where θp is the random person effect, βk represents the fixed effect of item covariate X(p,i)k and ɛi is the error term. The subscripts p, i, and k represent persons, items, and item covariates, respectively. ηpi is a logit link function of the form (ln(πpi/(1πpi)) where πpi represents the probability of answering an item correctly. Item covariates that produce smaller error variances are considered better predictors of item difficulty than those that produce larger error variances. We compared three nested models that each added an additional covariate by examining the change in error variances produced by the models. The baseline model used only construct to explain item difficulty. The LT level model crossed constructs with levels and used those as the covariates in the model. The third model added item type as an additional covariate that may cause items to perform differently (e.g., Patz and Junker, 1999). The four item types are multiple choice, select multiple, one-letter, and numeric response. In general, multiple choice items in MM are less difficult than numeric response, however, we have found that this varies by content. In addition to looking at the change in variance among the different models, we also examined the fixed effects estimates and significance of the LT levels in the second and third models to see if the estimates increased in difficulty up the LT. All of the analysis for this question was conducted using the lmer function of the “lme4” package (Bates et al., 2015). As with the initial IRT calibrations, the data from the relational cluster were analyzed as a whole but the results for this study will focus on those for the Relations and Functions LT.

Results for Q4

The residual standard deviations and variances of the random intercepts for the items in the three models is shown in Table 6. The second model showed a large reduction in residual variance of 72% (from 1.09 to 0.30). This suggests that including LT level accounts for 72% of unexplained residual variance from the baseline model, providing strong evidence of the explanatory power of the LT levels for this construct. The third model (item type added as a covariate) had a reduction of residual variance of 43% from the second model, suggesting that the different item types also account for a significant amount of variance in item difficulty. Finding these significant decreases in residual variance for the models with LT level and item type highlights the possibilities of this type of model for providing validity evidence about the explanatory power of the LT.


TABLE 6. Random effects: Residual variances by model and fixed effects of model 3.

We also examined the fixed effect estimates of the third model (Table 7) for evidence about the structure of the LT. The estimates in the table represent the effect that component (LT level or item type) had on the Rasch item parameter, d, which quantifies an item’s “easiness” (d is the multiplicative inverse of the item difficulty parameter b). After accounting for the item type covariates, the estimates generally follow an expected pattern of moving from higher (easier) values for the lowest LT level to lower values (more difficult) for the highest level. Level 2 does appear to be out of order but is also not significant and only based on two items at the level; it bears further attention as more data are collected. The other levels’ estimates are significant (at least p < 0.10) and suggest an increase in difficulty with level.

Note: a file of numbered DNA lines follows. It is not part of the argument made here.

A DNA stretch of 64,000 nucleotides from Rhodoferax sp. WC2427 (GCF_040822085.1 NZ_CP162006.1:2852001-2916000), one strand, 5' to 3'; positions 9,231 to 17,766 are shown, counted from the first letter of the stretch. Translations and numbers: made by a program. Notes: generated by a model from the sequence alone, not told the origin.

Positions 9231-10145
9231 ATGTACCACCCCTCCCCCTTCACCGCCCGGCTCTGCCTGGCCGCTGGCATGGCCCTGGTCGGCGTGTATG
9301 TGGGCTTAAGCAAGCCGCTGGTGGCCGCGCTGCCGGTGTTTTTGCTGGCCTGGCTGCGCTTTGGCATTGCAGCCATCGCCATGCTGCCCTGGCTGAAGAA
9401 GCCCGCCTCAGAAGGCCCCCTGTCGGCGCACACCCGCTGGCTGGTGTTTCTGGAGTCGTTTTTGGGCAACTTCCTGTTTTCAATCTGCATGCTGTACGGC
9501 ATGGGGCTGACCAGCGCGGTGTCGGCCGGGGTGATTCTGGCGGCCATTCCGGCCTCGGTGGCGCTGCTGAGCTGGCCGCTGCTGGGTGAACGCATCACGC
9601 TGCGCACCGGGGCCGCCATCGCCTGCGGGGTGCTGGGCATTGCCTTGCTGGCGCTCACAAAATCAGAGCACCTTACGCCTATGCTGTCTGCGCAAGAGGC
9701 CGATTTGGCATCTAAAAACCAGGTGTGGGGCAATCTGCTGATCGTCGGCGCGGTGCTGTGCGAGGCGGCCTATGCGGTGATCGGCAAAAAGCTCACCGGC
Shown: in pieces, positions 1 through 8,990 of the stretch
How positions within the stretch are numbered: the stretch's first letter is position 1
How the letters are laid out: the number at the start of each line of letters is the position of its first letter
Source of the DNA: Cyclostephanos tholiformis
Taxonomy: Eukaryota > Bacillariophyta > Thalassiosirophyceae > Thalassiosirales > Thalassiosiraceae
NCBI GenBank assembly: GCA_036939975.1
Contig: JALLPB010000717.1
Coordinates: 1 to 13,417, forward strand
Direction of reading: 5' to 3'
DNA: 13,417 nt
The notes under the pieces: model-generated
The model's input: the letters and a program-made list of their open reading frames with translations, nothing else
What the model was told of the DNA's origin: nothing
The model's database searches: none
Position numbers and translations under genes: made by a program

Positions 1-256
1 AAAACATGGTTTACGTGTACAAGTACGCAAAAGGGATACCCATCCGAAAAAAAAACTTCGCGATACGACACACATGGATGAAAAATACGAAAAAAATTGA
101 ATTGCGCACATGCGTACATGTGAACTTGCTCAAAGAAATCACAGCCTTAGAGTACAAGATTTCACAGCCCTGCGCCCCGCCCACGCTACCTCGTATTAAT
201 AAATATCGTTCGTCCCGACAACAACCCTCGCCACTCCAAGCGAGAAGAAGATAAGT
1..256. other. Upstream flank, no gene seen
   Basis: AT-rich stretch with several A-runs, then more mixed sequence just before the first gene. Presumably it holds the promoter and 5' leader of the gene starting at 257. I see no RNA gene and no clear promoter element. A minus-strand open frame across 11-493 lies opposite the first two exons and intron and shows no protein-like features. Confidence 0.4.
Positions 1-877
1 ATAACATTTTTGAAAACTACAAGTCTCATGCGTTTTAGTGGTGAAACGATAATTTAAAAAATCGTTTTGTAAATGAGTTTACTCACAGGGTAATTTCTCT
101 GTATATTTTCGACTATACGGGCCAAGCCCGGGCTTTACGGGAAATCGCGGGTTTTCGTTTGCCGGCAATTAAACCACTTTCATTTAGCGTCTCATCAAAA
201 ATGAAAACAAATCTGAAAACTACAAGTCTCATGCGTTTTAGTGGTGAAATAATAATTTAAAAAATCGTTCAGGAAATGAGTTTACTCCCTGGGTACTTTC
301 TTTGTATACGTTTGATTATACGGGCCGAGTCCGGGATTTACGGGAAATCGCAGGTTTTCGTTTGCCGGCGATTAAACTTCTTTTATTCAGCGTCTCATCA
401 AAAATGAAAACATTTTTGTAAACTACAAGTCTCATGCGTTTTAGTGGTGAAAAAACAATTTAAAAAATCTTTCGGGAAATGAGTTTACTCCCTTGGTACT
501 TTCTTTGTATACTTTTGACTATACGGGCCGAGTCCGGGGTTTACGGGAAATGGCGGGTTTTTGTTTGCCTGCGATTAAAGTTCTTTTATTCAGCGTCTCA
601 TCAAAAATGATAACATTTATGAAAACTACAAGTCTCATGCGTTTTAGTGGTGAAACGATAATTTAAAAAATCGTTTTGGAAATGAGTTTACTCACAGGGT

TABLE 7. Fixed effects estimates for relations and functions LT from model 3.

The other covariates of item type suggest the ways in which item type may affect item difficulty in this relational cluster. For instance, the estimates suggest that, relative to the one Letter items which were the intercept, multiple choice items were systematically and significantly easier, while multi-part items were more difficult although that estimate was not significant. As the psychometrics team works with the LS team to identify more item characteristics that could contribute to variance, such as context, the LLTM could be used to test and model how those characteristics may contribute to item difficulty.

Discussion of Q4

Using LLTM analysis to compare models with construct, LT level, and item type as covariates, we found that adding the covariates of LT level and item type reduced the amount of error variance, suggesting that LT and item type helped explain the variance in item difficulty. The LT levels were associated with the largest increase in item difficulty and were generally ordered sequentially in terms of magnitude, which provides further evidence of the relationship between item difficulty and the pattern of levels. The significant decrease in error variance once item type was added suggests that item type and other variables, such as context or readability, may be able to give additional insight into causes of item difficulty variation and provide a meaningful setting for collaboration between psychometrics and LS.

Question 5: When Provided One Class’s Data on Student Performance, How Should Teachers Interpret the Data and Decide on What Modifications to Make to Instruction? (Claims 4 and 5)

Procedure for Q5

In order to examine the question of whether the LT can validly be interpreted to provide adequate guidance for instructional modification, we chose to analyze (actual) heatmap data for one eighth grade class (Figure 6). In lieu of a teacher’s analysis of this heatmap, we conducted a hypothetical analysis to illustrate: 1) what is expected from teachers using such data, 2) the degree of precision needed for making content- and learner-based conjectures about how to modify instruction.